Desmond Kaplan MD FAPA

Child, Adolescent & Adult Psychiatry

1777 Reisterstown Road, Suite 50
 Baltimore, MD 21208


Hypersomnia is a condition characterized by excessive daytime sleepiness. Patients with hypersomnia have trouble staying awake during the day or sleep excessively during the night. Up to 40 percent of the population experiences symptoms of hypersomnia at some point in their lives.

Symptoms of Hypersomnia

The symptoms of hypersomnia are troubling and often dangerous. They interfere with work or school, relationships, and everyday life. These symptoms, which most often first appear in adolescence, include:

  • Falling asleep inappropriately at work, during meals, during conversations
  • Falling asleep while driving
  • Loss of appetite
  • Cognitive difficulties
  • Hallucinations

Causes of Hypersomnia

Hypersomnia can be the result of another illness or disorder or may simply be the result of getting too little sleep during the night. Causes of hypersomnia include:

  • Sleep deprivation
  • Inherited tendency
  • Prescription drugs, such as tranquilizers or cough syrup
  • Withdrawal from certain medications
  • Drug or alcohol abuse
  • Narcolepsy
  • Depression
  • Sleep apnea
  • Brain injury
  • Neurological disease
  • Being overweight

Diagnosis of Hypersomnia

Diagnosis of hypersomnia involves both a physical examination and a psychological evaluation. Patients will be questioned regarding their sleep habits, their emotional well-being, and any medications or drugs they may be taking. The following tests may be administered to assess the root cause of the problem:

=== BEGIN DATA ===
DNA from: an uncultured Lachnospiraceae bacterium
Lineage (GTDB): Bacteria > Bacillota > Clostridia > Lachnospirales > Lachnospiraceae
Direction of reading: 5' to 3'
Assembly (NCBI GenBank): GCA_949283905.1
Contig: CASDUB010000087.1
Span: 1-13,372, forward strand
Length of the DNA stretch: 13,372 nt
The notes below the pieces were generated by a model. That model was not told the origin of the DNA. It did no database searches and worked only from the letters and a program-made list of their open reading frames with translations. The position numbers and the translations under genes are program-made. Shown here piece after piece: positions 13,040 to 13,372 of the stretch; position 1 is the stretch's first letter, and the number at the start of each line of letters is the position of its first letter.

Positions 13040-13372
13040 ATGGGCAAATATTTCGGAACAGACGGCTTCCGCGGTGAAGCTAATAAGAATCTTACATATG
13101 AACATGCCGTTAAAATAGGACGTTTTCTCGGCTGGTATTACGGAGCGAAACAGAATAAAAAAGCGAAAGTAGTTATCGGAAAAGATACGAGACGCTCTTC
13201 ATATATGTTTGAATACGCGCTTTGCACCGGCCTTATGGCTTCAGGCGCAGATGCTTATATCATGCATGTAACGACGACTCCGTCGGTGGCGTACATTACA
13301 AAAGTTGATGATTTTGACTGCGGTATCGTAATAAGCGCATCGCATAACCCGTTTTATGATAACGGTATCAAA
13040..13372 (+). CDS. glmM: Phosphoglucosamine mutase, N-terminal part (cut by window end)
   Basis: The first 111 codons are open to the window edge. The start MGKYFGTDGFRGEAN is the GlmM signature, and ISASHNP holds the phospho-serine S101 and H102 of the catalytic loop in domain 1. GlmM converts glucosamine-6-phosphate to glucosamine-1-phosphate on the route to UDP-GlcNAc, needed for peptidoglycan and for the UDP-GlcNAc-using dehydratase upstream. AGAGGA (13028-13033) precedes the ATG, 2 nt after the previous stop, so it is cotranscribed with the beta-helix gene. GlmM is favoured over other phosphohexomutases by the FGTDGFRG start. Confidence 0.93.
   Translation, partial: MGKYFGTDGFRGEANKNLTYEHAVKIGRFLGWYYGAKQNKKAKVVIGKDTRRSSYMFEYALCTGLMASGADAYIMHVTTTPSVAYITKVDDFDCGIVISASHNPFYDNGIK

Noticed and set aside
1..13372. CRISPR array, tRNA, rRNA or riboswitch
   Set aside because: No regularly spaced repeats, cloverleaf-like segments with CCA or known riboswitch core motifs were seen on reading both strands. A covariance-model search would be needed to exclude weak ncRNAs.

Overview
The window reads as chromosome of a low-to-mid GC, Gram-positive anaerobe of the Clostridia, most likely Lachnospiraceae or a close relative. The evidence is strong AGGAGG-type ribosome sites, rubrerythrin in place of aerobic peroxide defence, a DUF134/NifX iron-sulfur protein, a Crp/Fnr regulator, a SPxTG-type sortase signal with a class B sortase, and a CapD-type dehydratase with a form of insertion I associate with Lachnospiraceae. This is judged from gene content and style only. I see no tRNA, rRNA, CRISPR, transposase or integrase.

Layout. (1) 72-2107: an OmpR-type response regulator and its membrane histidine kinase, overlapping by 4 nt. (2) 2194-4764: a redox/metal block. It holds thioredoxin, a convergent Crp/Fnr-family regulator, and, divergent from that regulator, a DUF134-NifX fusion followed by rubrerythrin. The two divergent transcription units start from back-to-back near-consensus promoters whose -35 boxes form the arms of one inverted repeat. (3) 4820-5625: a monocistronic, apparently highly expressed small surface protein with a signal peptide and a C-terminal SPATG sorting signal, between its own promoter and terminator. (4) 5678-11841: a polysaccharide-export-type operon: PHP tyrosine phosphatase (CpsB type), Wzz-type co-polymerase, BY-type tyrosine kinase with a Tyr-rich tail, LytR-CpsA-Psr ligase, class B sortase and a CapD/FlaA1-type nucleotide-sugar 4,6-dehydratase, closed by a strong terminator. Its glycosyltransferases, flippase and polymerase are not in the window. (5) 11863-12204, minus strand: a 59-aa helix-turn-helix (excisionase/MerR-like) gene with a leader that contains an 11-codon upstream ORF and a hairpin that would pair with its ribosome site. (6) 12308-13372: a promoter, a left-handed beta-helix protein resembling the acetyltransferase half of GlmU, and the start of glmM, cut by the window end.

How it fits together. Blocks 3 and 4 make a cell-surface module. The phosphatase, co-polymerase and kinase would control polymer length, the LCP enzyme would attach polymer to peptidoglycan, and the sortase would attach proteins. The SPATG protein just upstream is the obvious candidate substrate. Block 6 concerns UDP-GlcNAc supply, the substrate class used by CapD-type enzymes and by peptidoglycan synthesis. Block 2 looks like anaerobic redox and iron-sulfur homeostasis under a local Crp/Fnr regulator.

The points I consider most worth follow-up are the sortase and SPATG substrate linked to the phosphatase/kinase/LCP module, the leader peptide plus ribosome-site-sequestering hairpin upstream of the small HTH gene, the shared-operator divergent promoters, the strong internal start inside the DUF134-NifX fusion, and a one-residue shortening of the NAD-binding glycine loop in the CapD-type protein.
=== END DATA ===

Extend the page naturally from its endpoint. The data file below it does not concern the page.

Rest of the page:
• Blood tests
  • Computed tomography (CT) scan
  • Electroencephalogram (EEG)
  • Polysomnography (sleep test)

Treatment of Hypersomnia

Treatments for hypersomnia depend on its causes. If the condition results from sleep apnea, patients may be prescribed a mask to keep air flowing into their nostrils during sleep. This device, known as a CPAP, will assist patients in getting a good night's sleep, thus lessening their daytime sleepiness. When the condition results from medications, physicians have to make prescription changes.

For hypersomnia caused by other conditions, there are several medications available to combat symptoms, including stimulants, antidepressants, and monoamine oxidase inhibitors. Behavior modification techniques are also frequently employed. These may include training patients to go to bed earlier in order to get more nighttime sleep and not to schedule work or exercise too close to bedtime in order to wind down properly. Patients with hypersomnia are also advised to eliminate alcohol, drugs and caffeine from their diets. In the case of patients with substance abuse issues, other supportive treatments will be necessary.

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